This fortnight seems to be the Annual Time of Year that Big Shifts Happen in my life. I only just realized it this week for some reason. On April 24, I celebrated 9 years since we found out the Bear was planning her Winter ’07 debut. On April 26, I’d been off all my psychiatric meds for a solid two years*. This weekend marks 13 years since my earnest suicide attempt and subsequent stay in a mental hospital. And today marks 10 years since the last time I checked out of an inpatient mental health facility.
More than celebration, all of this past-gazing signals that the season of Beltane/May Day seems to be as good a time as any to make bold life changes; the energy is ripe for it, and obviously I’ll be okay, if the past is meant to prove anything.
That’s actually the thing that most surprises me about this particular story of mine; I did this myself. I mean, there were people around me who were encouraging me to “get better”, but none of them knew what I needed to do that, since we all were clinging to doctors and conventional methods. In fact, when I announced “I’m quitting my medicine and my doctors, you guys!” everybody was pretty damn terrified. And I was scared, too, but, moreso, I also had a Something In Me telling me that this is what I needed.
And it was. And I did it. I did it without doctors. I did it without a support group. I did it without begging a deity to show me answers. (I did it without ribbon! I did it without tags! I did it without packages, boxes, or bags!) I just listened to myself for a change…well, I listened and actually heeded my advice for a change…
Alright, and ask anyone who has known me intimately for awhile and they’ll tell you I’m not as independent as I love to fancy myself. I’m whiny and needy too much for an adult; I love to pay people to do stuff I could easily learn how to do on my own; I constantly doubt my competence in pretty much every arena. And seriously, I cannot commit to predetermined lifestyle changes to save my life; my personal discipline is kind of pathetic. I’m not proud of it, but I’m also too apathetic afterward to feel shame about it, usually.
But then there’s this whole mental health quest I’ve been on for more than half my life. Somehow, I’ve stuck around to give myself answers, even though I was tired and bored of it by the time I turned 20. I’ve done literal years of thorough research on every problem I thought I had (most of which were brought on by the wrong medication – like bipolar tendencies and borderline personality disorder) and am ridiculously well-educated on mental illnesses, psychiatric interactions with the endocrine system, the female reproductive system, both holistic and medical approaches to healing the aforementioned, and a bundle of other topics I never in my life thought I would care about. It’s all a complete contradiction in my character, really.
It’s the first thing I ever did for myself start-to-finish. I took myself to my first psychiatrist when I went off to college (after asking for help since I was a young adolescent and being told to “stop being so dramatic”) and, 12 years later, I researched for a month before I did a DIY detox after conventional psychiatry had exhausted my options and still gave me nothing. I didn’t quit any time in there, which is very unlike me. I love to quit. I’m fantastic at quitting. (Okay. Honestly, there were long weeks in the last 5-ish years when suicide seemed like the only sensible option if not for the fact that I’d be ruining the Bear’s chances at staying out of therapy, so I do credit her presence for giving me a reason to stay. Even still, I recognize that she was a roadblock I created for myself. If I was as fatalistic as I believed myself to be for so long, I wouldn’t have opted to bring a child into that. She’s the best possible anchor – something I don’t remember enough even now.)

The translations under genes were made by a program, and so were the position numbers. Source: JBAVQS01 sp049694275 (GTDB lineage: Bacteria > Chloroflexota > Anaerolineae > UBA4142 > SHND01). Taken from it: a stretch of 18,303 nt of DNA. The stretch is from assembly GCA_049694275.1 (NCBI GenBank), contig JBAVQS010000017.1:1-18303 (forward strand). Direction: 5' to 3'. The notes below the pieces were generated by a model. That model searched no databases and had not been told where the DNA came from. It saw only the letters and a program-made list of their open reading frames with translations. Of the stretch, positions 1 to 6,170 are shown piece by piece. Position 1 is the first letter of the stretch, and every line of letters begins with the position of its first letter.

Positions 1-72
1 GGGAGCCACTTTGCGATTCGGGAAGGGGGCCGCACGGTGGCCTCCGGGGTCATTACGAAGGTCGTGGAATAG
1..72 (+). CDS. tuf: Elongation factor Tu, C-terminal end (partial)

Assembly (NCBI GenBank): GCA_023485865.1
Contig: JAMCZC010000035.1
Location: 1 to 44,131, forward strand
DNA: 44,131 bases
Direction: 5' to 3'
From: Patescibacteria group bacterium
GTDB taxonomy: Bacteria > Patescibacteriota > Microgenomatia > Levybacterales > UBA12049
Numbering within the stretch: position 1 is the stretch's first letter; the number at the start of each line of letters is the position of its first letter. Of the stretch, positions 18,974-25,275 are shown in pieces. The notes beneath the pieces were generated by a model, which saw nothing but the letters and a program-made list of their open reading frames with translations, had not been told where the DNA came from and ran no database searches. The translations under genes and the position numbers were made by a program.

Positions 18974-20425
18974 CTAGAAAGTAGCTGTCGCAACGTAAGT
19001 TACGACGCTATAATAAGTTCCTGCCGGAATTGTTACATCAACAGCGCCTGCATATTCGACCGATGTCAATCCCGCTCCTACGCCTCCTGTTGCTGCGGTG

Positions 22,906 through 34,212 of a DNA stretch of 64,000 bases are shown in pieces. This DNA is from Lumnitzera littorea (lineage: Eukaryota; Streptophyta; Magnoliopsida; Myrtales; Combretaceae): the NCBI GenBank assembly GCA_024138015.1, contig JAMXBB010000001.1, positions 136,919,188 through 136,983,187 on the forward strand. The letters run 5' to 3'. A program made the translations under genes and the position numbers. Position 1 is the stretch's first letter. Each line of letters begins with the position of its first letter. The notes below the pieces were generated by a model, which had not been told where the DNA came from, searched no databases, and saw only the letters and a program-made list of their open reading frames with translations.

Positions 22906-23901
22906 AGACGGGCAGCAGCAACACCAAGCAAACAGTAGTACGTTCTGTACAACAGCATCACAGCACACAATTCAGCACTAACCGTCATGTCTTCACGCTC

None of these accomplishments are things I can bring up at class reunions. None of them have value on a résumé. In fact, if you look at my last 15 years on paper, my list of personal accomplishments don’t seem impressive at all despite me working my ass off daily to keep myself alive and my household afloat in tandem. And yet, all this work to ultimately liberating myself from medication and that prison of bullshit is without a doubt The Thing I Am Most Proud Of About Myself.
I’m not magically “All Better” these days, by the way. Now that I’m having a natural monthly cycle again for the first time in forever, I’m still having at least a day every month of debilitating depression with a side of suicidal ideation that I can’t get to shut up just like when I was 12 and all of it started (but at least I don’t act on anymore.) I’ve also started having what are known as “aura seizures” about once every couple months that go on for a solid day with very intrusive thoughts and nausea that are goddamned terrifying. I also have a lot of lower back pain and foggy brain/memory issues so I’m thinking this is an adrenal issue from my system being ramped up on agitating antidepressants for awhile; I’m getting some testing done to see if I can slowly heal that part of my endocrine system next.
And even though there’s this little voice in me screeching, “WHAT IF ALL THOSE DRUGS MESSED YOU UP FOREVER AND YOU’RE FACING AN EARLY DESCENT INTO GENETIC DEMENTIA?!!?!?”, the Voice in Me that I’m finally taking seriously is snorting, “Gurl, calm down. Haven’t you been paying attention? Even if we’re losing our minds, we’re going to get memoir material out of this.”
*Btw, I’m not having the giant Drug-Free for 2 Years Whee! Bash I was planning because I realized my husband and I haven’t been on a couples vacation together since Burning Man ’10, and now that we really, really like each others’ company again, we kind of want to enjoy that alone in a mountain cabin for a week instead. The prescription bottle piñata will just have to wait.